The twinkle in Rhunön’s eyes brightened. “Nevertheless, you shall be the one to make this sword.”

“But how? Will you stand beside me and give me orders as I hammer the metal?”

“Hardly,” said Rhunön. “No, I shall guide your actions from within your mind so that your hands may do what mine cannot. It is not a perfect solution, but I can think of no other means of evading my oath that will also allow me to ply my craft.”

Eragon frowned. “If you move my hands for me, how is that any different from making the sword yourself?”

Rhunön’s expression darkened and, in a brusque voice, she said, “Do you want this sword or not, Shadeslayer?”

“I do.”

“Then refrain from pestering me with such questions. Making the sword through you is different because I think it is different. If I believed otherwise, then my oath would prevent me from participating in the process. So, unless you wish to return to the Varden empty-handed, you would be wise to remain silent on the subject.”

“Yes, Rhunön-elda.”

They went to the smelter then, and Rhunön had Saphira pry the still-warm mass of congealed brightsteel from the bottom of the brick trough. “Break it into fist-sized pieces,” Rhunön directed, and withdrew to a safe distance.

Lifting her front leg, Saphira stamped upon the rippled beam of brightsteel with all her strength. The earth shook, and the bright-steel cracked in several places. Three more times Saphira stamped upon the metal before Rhunön was satisfied with the results.

The elf woman gathered up the sharp lumps of metal in her apron and carried them to a low table next to her forge. There she sorted the metal according to its hardness, which, or so she told Eragon, she was able to determine by the color and texture of the fractured metal. “Some is too hard and some is too soft,” she said, “and while I could remedy that if I wanted to, it would require another heating. So we will only use the pieces that are already suitable for a sword. On the edges of the sword will go a slightly harder steel”—she touched a cluster of pieces that had a brilliant, sparkling grain—“the better to take a keen edge. The middle of the sword shall be made of a slightly softer steel”—she touched a cluster of pieces that were grayer and not so bright—“the better to bend and to absorb the shock of a blow. Before the metal can be forged into shape, though, it must be worked to rid it of the remaining impurities.”

How is that done? asked Saphira.


you shall see momentarily.” Rhunön went to one of the poles that supported the roof of the forge, sat with her back against it, crossed her legs, and closed her eyes, her face still and composed. “Are you ready, Shadeslayer?” she asked.

“I am,” said Eragon, despite the tension gathered in his belly.

The first thing Eragon noticed about Rhunön as their minds met was the low chords that echoed through the dark and tangled landscape of her thoughts. The music was slow and deliberate and cast in a strange and unsettling key that scraped on his nerves. What it implied about Rhunön’s character, Eragon was not sure, but the eerie melody caused him to reconsider the wisdom of allowing her to control his flesh. But then he thought of Saphira sitting next to the forge, watching over him, and his trepidation receded, and he lowered the last of the defenses around his consciousness.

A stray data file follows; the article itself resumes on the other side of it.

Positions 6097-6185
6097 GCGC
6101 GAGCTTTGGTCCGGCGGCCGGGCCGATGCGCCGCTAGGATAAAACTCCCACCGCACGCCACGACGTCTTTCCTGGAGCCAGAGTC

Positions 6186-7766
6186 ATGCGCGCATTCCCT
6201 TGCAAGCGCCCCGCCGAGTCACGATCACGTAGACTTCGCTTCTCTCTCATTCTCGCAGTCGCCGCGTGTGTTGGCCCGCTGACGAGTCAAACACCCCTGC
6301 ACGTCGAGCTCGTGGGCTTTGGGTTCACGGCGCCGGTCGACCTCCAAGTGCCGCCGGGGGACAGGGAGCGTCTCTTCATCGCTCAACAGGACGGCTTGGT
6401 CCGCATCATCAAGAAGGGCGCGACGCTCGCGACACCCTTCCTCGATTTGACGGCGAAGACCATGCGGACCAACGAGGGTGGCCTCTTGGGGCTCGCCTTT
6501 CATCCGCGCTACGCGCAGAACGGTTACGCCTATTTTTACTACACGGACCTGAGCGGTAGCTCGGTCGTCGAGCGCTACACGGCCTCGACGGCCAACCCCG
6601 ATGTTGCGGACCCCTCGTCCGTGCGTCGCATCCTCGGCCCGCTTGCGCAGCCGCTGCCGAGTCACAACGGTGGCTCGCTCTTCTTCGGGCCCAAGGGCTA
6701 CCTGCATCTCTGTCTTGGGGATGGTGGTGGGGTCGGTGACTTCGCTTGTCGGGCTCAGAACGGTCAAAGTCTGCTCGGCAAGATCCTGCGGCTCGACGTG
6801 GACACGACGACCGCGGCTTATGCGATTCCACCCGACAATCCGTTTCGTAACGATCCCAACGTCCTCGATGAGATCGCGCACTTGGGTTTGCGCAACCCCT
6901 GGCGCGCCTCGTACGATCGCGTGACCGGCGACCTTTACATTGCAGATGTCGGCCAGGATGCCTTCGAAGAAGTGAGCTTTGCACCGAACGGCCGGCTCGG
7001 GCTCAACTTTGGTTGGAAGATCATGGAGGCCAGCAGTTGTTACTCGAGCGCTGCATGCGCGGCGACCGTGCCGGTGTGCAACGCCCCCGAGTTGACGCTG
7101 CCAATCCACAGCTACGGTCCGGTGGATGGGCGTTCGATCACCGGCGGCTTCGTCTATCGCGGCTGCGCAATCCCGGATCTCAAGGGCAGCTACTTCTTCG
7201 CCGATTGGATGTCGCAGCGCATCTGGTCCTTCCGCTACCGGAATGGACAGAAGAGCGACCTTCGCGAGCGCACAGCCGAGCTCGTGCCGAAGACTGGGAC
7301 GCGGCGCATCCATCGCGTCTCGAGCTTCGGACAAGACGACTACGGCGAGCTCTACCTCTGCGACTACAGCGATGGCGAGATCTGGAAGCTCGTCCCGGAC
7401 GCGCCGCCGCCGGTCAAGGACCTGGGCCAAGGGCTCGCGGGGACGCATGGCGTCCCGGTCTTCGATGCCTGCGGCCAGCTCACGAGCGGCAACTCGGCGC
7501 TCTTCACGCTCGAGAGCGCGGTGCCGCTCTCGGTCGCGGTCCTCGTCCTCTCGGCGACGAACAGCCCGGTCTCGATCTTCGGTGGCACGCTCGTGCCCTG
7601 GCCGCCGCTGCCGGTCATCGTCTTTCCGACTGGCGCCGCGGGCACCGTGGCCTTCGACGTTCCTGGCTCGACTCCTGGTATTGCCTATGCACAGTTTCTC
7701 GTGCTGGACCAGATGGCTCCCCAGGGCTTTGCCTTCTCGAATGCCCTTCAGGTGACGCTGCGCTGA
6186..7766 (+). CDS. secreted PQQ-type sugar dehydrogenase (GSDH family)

It felt to Eragon like a piece of raw wool sliding over his skin as Rhunön enveloped his mind with hers, insinuating herself into the most private areas of his being. He shivered at the contact and almost withdrew from it, but then Rhunön’s rough voice sounded within his skull: Relax, Shadeslayer, and all shall be well.

Yes, Rhunön-elda.

Then Rhunön began to lift his arms, shift his legs, roll his head, and otherwise experiment with the abilities of his body. Strange as it was for Eragon to feel his head and limbs move without his direction, it was stranger still when his eyes began to flick from place to place, seemingly of their own accord. The sensation of helplessness kindled a burst of sudden panic within Eragon. When Rhunön walked him forward and his foot struck the corner of the forge and it seemed as if he were going to fall, Eragon immediately reasserted command over his faculties and grabbed the horn of Rhunön’s anvil to steady himself.

Do not interfere, snapped Rhunön. If your nerve fails you at the wrong moment during the forging, you could cause yourself irreparable harm.

So could you if you’re not careful, Eragon retorted.

Be patient, Shadeslayer. I shall have mastered this by the time it is dark.

Tags: Christopher Paolini The Inheritance Cycle Fantasy
Source: Copyright 2016 - 2024